Philalethes (or Philaletha), Eirenaeus (ca.
1660)
The life of this alchemist is wrapped in mystery although a
considerable mass of writing stands to his credit. The name, a
pseudonym, is similar to the one used by Thomas Vaughan,
who wrote as Eugenius Philalethes). Whoever Eirenaeus Philalethes
was, however, he was not Vaughan. Others have striven
to identify him with George Starkey, the doctor and author of
Liquor Alchahest, but Starkey died of the plague in London in
1665, and it is known that Eirenaeus was living for some years
after that date.
Philalethes appears to have been on intimate terms with
Robert Boyle and, although this points to his having spent a
considerable time in England, it is certain that he emigrated to
America. Starkey was born in the Bermudas, and practiced his
medical crafts in the English settlements in America, where, according
to his contemporary biographers, he met Eirenaeus
Philalethes. This meeting may have given rise to the identification
of Starkey as Philalethes, while it is probably Starkey to
whom Philalethes referred when, in a preface to one of his
books, he told of certain of his writings falling ‘‘into the hands
of one who, I conceive, will never return them,’’ for in 1654
Starkey issued a volume with the title, The Marrow of Alchemy by
Eirenaeus Philoponus Philalethes.
It is to prefaces by Philalethes that we must chiefly look for
any information about him. In the thirteenth chapter of his Introitus
Apertus ad Occlusum Regis Palatium (Amsterdam, 1667) he
also made a few autobiographical statements which illuminate
his character and career.
‘‘For we are like Cain, driven from the pleasant society we
formerly had,’’ he wrote, which suggests that he was persecuted.
Elsewhere he heaped scorn on most of the hermetic philosophers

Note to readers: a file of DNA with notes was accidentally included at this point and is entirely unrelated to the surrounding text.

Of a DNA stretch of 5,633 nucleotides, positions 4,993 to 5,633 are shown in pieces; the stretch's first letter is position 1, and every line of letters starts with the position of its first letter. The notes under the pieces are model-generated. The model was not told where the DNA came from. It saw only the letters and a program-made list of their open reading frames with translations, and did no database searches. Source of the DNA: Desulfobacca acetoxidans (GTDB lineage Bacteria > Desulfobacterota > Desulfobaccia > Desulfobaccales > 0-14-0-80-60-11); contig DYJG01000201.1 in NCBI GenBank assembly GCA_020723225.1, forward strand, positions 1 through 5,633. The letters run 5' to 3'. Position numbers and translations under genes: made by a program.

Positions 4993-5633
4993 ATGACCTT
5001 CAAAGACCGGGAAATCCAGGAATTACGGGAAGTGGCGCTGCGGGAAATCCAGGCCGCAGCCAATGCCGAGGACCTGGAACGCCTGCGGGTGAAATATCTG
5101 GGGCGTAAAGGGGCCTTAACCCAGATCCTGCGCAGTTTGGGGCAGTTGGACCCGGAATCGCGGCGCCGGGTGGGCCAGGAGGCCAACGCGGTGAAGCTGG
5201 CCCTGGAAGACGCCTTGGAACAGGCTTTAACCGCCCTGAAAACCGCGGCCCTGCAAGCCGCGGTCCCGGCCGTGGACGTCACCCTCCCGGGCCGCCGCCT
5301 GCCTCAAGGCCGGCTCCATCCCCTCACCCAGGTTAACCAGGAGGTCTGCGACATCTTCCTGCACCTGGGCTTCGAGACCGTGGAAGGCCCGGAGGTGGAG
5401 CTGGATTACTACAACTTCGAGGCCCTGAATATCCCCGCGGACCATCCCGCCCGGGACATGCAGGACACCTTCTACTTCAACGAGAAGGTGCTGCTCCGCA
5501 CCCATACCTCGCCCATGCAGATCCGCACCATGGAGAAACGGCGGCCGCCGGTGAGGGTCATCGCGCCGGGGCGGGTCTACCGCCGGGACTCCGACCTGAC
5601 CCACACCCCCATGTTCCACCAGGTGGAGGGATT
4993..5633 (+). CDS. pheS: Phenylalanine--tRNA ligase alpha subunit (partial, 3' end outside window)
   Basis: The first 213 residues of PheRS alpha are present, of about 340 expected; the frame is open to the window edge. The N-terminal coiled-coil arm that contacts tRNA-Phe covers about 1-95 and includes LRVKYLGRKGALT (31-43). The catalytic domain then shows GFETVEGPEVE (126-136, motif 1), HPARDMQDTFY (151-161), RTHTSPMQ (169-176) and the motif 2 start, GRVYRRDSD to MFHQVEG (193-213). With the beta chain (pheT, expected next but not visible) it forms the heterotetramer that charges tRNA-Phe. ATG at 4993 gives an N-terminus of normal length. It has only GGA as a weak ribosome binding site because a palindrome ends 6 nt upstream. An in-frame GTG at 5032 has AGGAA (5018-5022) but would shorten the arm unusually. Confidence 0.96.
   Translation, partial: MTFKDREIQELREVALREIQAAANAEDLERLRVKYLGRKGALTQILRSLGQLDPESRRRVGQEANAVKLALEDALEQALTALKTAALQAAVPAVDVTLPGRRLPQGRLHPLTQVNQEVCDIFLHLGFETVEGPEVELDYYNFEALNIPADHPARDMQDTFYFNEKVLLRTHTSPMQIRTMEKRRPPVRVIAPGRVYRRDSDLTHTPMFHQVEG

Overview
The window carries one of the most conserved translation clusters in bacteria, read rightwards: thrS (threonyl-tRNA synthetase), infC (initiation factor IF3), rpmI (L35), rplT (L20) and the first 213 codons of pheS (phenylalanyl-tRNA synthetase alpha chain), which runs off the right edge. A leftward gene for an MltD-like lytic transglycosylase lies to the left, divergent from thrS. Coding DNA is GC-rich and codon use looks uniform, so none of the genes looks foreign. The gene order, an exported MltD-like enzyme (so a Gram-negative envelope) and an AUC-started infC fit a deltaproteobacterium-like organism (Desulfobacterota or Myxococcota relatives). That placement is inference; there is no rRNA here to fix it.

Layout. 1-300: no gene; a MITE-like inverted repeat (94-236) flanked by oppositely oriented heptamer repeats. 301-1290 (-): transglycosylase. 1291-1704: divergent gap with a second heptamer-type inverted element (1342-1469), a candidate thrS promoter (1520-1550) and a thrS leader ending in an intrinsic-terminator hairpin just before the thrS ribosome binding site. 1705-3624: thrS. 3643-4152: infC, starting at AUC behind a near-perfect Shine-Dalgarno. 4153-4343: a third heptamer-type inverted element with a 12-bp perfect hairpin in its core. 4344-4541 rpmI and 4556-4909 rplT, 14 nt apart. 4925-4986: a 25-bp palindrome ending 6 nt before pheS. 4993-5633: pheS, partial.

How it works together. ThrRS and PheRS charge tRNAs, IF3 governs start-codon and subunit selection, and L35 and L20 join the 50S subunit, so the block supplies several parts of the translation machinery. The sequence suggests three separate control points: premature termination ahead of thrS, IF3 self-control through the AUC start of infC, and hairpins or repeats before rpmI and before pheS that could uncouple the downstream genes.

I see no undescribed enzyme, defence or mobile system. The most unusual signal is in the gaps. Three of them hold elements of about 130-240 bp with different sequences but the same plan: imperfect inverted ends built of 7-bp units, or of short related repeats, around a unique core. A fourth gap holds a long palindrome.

of his day. Elsewhere, again, he criticized the popular
worship of money. ‘‘I disdain, loathe, and detest the idolizing
of silver and gold, by which the pomps and vanities of the world
are celebrated. Ah! filthy, evil, ah! vain nothingness.’’
In his preface to Ripley Revived (London, 1678), he gave
some account of those who wrote on alchemy to whom he felt
himself chiefly indebted. ‘‘For my own part, I have cause to
honour Bernard Trévisan, who is very ingenious, especially in
the letter to Thomas of Boulogne, when I seriously confess I received
the main light in the hidden secret. I do not remember
that ever I learnt anything from Raymond Lully. . . . I know of
none like Ripley, though Flamel be eminent.’’
Lenglet du Fresnoy, in his Histoire de la Philosophie Hermétique
(1742), referred to numerous unpublished manuscripts by
Eirenaeus Philalethes, but nothing is known about these today.
Sources
Philalethes, Eirenaeus. Enarratio methodica trium Gebri medicinarum.
N.p., 1678.
———. Introitus apertus ad occlusum Regis Palatium. N.p.,
1667.
———. The Marrow of Alchemy. N.p., 1654.
———. Ripley Reviv’d; or an Exposition upon Sir George Ripley’s
Hermetico-Poetical Works. 5 vols. London T. Ratcliff and N.
Thompson, 1677–78.
———. Tractatus tres (i) Metallorum Metamorphosis; (ii) Brevis
Manuductio ad Rubinum Coelestem; (iii) Fons Chymicae Veritatis.
N.p., 1678; 1694.

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